Start A Petition & plan your campaign

Launching a petition is a great way to plant the divestment flag and get things moving. Planning resources will help you think through the key actions, next steps and where to target your energy.




Overview The basics of divestment campaigns Step 1 Pick a Target & Build a Team Step 2 Start a Petition & Plan your Campaign Step 3 Get Active & Build Power Step 4 Engage your Decision Makers
Step 5 Turn up the Heat Step 6 Stay Connected Step 7 Win! Resources Tips, Guides, Factsheets and more Divestment Arguments Reasons to Divest

Launching a petition is a great way to plant the divestment flag and get things moving.

Here’s a free tool used by all Fossil Free group that will stick you on the global divestment map for others to find.

Planning the campaign doesn’t need to be complicated, but there are some resources for team building and campaign planning if you need them now or further down the line.

Start a petition

Petitions are a really useful way to demonstrate that there is wide public support for your campaign.

The Fossil Free petition tool lets you set up your own petition, which will be added to the campaign map for others to see.  Not sure what to demand of your divestment target? Check out the Fossil Free campaign demands and feel free to borrow from other petitions targetting similar institutions.

You can download this step-by-step guide which explains all the different ways you can use these tools once your petition is launched.

petition page snapshopCrucially, the tool also lets you email and keep in touch with the people on the list to update them on campaign events, progress and actions.

Bear in mind ‘launching’ the campaign (which can be through a petition, an event or action) may be a media opportunity and outreach moment in itself (like this great piece in the local press from Fossil Free Southwark in the UK).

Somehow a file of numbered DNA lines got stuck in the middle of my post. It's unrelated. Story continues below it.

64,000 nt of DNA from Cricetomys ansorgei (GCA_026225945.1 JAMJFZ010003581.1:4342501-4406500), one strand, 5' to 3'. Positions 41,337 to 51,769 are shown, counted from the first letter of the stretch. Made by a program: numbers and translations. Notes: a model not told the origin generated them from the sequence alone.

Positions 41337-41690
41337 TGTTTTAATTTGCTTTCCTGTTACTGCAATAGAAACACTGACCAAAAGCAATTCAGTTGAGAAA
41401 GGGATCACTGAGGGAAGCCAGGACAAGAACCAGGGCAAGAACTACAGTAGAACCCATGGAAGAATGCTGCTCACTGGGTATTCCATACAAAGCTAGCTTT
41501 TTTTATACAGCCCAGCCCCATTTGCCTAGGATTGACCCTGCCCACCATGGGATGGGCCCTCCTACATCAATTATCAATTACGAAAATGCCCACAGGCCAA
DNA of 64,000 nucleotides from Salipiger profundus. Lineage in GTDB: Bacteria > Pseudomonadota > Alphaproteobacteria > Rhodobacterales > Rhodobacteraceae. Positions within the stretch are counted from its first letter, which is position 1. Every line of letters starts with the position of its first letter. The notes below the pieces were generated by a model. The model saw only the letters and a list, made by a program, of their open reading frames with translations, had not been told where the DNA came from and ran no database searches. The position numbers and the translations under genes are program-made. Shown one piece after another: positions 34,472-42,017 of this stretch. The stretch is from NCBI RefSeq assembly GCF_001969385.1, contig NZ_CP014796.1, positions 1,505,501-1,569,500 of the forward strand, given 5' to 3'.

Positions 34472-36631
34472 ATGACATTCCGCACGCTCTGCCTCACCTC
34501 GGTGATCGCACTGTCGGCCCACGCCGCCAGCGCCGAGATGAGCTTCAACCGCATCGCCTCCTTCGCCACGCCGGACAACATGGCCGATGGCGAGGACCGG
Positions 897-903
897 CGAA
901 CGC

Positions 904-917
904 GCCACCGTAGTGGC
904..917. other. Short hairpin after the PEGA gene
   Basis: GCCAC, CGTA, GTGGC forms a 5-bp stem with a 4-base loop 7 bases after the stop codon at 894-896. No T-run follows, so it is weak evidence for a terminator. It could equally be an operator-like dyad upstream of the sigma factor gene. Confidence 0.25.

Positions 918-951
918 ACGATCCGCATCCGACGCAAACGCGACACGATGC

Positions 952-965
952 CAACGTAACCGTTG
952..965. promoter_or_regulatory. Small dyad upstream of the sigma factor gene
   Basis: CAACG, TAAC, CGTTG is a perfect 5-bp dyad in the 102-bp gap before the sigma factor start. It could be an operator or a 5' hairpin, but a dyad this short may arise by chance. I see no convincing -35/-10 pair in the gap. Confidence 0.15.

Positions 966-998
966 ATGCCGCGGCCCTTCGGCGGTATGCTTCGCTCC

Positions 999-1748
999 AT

Planning your campaign

A bit of thinking and research at the beginning can highlight key allies and avenues to explore and give the campaign direction, but strategy and planning should be revisited and revised as you go along and the campaign develops, do not get too bogged down at the start.

To come up with a strategy you’ll need to ask: what do we want to happen, who can make it happen and what are the actions and allies needed to get there? To make a campaign plan it’s all about which actions you’re going to do first, what next and how.

Top tips:

    • What does success look like? Talk this through with your team, and come up with a shared idea of success.
    • Who can make it happen? You’ll need to do a bit of research on who the decision makers are for your institution. You can use this spectrum of allies activity to map them, and their key influencers, out.
    • Who influences them? Writing out all the groups, organisations on a power mapping chart is really helpful for thinking who your allies might be, and who to work with.
    • What actions to take? You’ll need tactics and activities that work for you at different stages of the campaign. There are examples further on in the guide, and some more thoughts on tactics here if useful.
    • When? Timing is important, and a campaign calendar with significant local and general movement events always helps forward planning and keeping up momentum.
    • Putting it all together!? You’ll then have to make decisions about what to do first and how to do it. Mapping out your assets – what you’ve got and what you need – can help.

Here’s a great presentation from the Oxford local government campaign about their strategy so far, and this Campaign Strategy Guide talks things through in more detail if you need it.

You may want to delve deeper into strategy and planning, and the Change Agency have loads of resources and tools to help.


What about the investments!?

Exactly how much money an institution has invested in fossil fuels is a question that often comes up right at the start. The first place to start your research is through their public facing websites and annual accounts, as well as making a freedom of information request directly to your target institution’s financial officers.

Most importantly though: you don’t need to know the exact figure that’s invested in fossil fuels. Unless the institution has taken an active decision to get their investments out of fossil fuels, you can be pretty sure they will have some, so start from that assumption.


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